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Robertson v. Allied Solutions, LLC

United States District Court, S.D. Indiana, Indianapolis Division

October 10, 2017

SHAMECA S. ROBERTSON, on behalf of herself and all others similarly situated, Plaintiff,
v.
ALLIED SOLUTIONS, LLC, Defendant.

          ENTRY OF DISMISSAL

          Hon. William T. Lawrence, Judge United States District Court.

         After the parties in this case moved for preliminary approval of a settlement class, the Court directed them to brief whether the Plaintiff had alleged the type of injury-in-fact necessary to establish that she has Article III standing. See Dkt. No. 47. The parties did so. See Dkt. Nos. 51 and 52. The Seventh Circuit subsequently decided Groshek v. Great Lakes Higher Education Corp., 865 F.3d 884 (7th Cir. 2017), a case highly relevant to the issue of standing in this case. The Court then ordered the Plaintiff to show cause why this case should not be dismissed for lack of standing in light of the holding in Groshek. See Dkt. No. 55. The parties have filed responses to the order to show cause, which the Court has considered. See Dkt. Nos. 56 and 57. The Court, being duly advised, now finds that this case must be dismissed for lack of subject matter jurisdiction.

         As the Court noted in its order to show cause, in Groshek, the plaintiff, like the Plaintiff in this case, alleged a violation of the Fair Credit Reporting Act, 15 U.S.C. 1681 et seq., (“FCRA”). Specifically, under the FCRA, a prospective employer may not obtain a consumer report for employment purposes unless

(i) a clear and conspicuous disclosure has been made in writing to the job applicant at any time before the report is procured, in a document that consists solely of the disclosure, that a consumer report may be obtained for employment purposes (commonly known as the “stand-alone disclosure requirement”); and, (ii) the job applicant has authorized in writing the procurement of the report.

Groshek, 865 F.3d at 886 (quoting 15 U.S.C. § 1681b(b)(2)(A)(i)-(ii)). The plaintiff in Groshek alleged that while the defendants had provided him with the disclosure, they had failed to do so in a stand-alone document as required by the statute. Similarly, the Plaintiff in this case alleges that the Defendant violated the FCRA in two ways. First, she alleges that the disclosure document she was provided (“the Document”) failed to comply with 15 U.S.C. § 1681b(b)(2)(A) because it was not a “clear and conspicuous disclosure . . . in a document that consists solely of the disclosure, that a consumer report may be obtained for employment purposes.” Instead, the Document contained myriad other information and disclosures. Second, she alleges that the Defendant violated 15 U.S.C. § 1681b(b)(3)(A)(i), which provides, in relevant part, that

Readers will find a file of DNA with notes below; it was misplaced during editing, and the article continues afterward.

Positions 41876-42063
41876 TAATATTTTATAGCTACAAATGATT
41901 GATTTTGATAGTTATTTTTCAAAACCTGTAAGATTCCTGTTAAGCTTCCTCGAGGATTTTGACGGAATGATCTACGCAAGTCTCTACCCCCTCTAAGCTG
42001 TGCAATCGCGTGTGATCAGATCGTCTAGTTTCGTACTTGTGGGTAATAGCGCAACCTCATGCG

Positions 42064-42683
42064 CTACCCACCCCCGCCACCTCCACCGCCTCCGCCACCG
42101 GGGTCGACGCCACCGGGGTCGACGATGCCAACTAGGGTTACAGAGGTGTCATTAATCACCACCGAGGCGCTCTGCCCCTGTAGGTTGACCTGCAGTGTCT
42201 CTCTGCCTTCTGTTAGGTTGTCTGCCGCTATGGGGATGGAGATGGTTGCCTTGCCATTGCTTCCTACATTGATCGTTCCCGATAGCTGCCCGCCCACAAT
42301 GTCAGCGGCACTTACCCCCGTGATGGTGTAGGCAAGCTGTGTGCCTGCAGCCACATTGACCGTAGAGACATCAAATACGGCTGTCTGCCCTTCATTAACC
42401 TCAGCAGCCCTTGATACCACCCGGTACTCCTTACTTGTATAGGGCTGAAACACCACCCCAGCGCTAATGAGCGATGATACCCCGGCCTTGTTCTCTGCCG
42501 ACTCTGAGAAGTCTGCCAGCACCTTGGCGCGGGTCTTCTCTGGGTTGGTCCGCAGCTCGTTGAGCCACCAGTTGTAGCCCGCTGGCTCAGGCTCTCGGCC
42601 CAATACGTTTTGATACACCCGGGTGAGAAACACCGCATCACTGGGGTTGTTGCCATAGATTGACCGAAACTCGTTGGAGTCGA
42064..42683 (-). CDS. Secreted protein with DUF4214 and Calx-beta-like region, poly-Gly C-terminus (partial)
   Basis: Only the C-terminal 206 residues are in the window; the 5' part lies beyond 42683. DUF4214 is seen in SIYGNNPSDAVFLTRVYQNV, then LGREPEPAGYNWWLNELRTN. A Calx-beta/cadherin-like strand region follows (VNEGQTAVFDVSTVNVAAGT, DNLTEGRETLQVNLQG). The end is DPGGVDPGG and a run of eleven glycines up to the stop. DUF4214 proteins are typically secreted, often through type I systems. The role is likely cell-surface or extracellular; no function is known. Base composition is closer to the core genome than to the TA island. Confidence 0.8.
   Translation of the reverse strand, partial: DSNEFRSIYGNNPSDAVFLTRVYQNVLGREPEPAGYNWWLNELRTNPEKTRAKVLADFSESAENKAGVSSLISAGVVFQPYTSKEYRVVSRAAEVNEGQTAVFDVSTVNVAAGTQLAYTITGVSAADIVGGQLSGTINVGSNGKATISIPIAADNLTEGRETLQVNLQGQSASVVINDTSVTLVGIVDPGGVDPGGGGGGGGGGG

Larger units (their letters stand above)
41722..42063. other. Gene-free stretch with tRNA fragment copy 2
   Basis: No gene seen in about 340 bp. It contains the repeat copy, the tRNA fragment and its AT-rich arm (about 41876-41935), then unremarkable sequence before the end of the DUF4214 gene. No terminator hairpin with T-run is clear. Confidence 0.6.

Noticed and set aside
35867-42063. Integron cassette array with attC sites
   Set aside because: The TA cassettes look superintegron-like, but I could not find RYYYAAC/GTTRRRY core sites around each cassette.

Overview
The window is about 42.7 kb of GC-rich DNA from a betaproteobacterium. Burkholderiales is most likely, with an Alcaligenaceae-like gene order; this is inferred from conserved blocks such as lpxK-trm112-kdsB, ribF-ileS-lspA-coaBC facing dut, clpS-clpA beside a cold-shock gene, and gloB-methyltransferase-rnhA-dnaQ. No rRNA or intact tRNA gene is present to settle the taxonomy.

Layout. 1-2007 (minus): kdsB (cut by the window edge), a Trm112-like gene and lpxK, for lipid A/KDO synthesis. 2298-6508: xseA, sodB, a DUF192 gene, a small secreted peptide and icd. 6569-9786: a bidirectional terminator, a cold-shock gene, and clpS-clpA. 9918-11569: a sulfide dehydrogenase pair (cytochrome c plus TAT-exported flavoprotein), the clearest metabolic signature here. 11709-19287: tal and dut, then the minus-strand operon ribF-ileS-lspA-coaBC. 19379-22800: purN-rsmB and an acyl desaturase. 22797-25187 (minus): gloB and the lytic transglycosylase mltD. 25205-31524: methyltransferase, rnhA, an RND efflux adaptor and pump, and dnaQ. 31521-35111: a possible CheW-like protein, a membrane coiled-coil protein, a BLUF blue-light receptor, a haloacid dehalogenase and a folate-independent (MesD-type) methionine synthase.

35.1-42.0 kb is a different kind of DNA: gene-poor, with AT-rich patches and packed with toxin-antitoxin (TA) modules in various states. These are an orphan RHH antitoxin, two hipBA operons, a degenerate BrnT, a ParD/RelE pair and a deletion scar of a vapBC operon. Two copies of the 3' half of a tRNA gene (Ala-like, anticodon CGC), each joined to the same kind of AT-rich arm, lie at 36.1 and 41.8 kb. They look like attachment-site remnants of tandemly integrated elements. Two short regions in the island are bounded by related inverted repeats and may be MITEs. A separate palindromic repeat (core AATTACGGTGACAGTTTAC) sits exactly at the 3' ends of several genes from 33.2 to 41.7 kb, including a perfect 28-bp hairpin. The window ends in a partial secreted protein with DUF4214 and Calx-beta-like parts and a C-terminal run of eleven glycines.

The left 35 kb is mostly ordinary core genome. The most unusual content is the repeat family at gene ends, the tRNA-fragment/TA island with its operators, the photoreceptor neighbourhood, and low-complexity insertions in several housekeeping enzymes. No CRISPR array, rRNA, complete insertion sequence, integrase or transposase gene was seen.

in using a consumer report for employment purposes, before taking any adverse action based in whole or in part on the report, the person intending to take such adverse action shall provide to the consumer to whom the report relates (i) a copy of the report; and (ii) a description in writing of the rights of the consumer under this subchapter, as prescribed by the Bureau under section 1681g(c)(3) of this title.

         In determining that Groshek had failed to plead the type of concrete injury required to establish Article III standing to sue over the statutory violation, the Seventh Circuit acknowledged that while “‘Congress is well positioned to identify intangible harms that will give rise to concrete injuries, which were previously inadequate in law, '” “‘Congress' judgment that there should be a legal remedy for the violation of a statute does not mean each statutory violation creates an Article III injury.'” Id. at 887 (quoting Spokeo, Inc. v. Robins, 136 S.Ct. 1540, 1548 (2016), and Meyers v. Nicolet Rest. of De Pere, LLC, 843 F.3d 724, 727 (7th Cir. 2016)).

For instance, a plaintiff cannot satisfy the injury-in-fact element by alleging a “bare procedural violation” that is “divorced from any concrete harm.” Spokeo, 136 S.Ct. at 1549. Instead, the plaintiff must show that the statutory violation presented an “appreciable risk of harm” to the underlying concrete interest that Congress sought to protect by enacting the statute. Meyers, 843 F.3d at 727; see also Spokeo, 136 S.Ct. at 1549-50.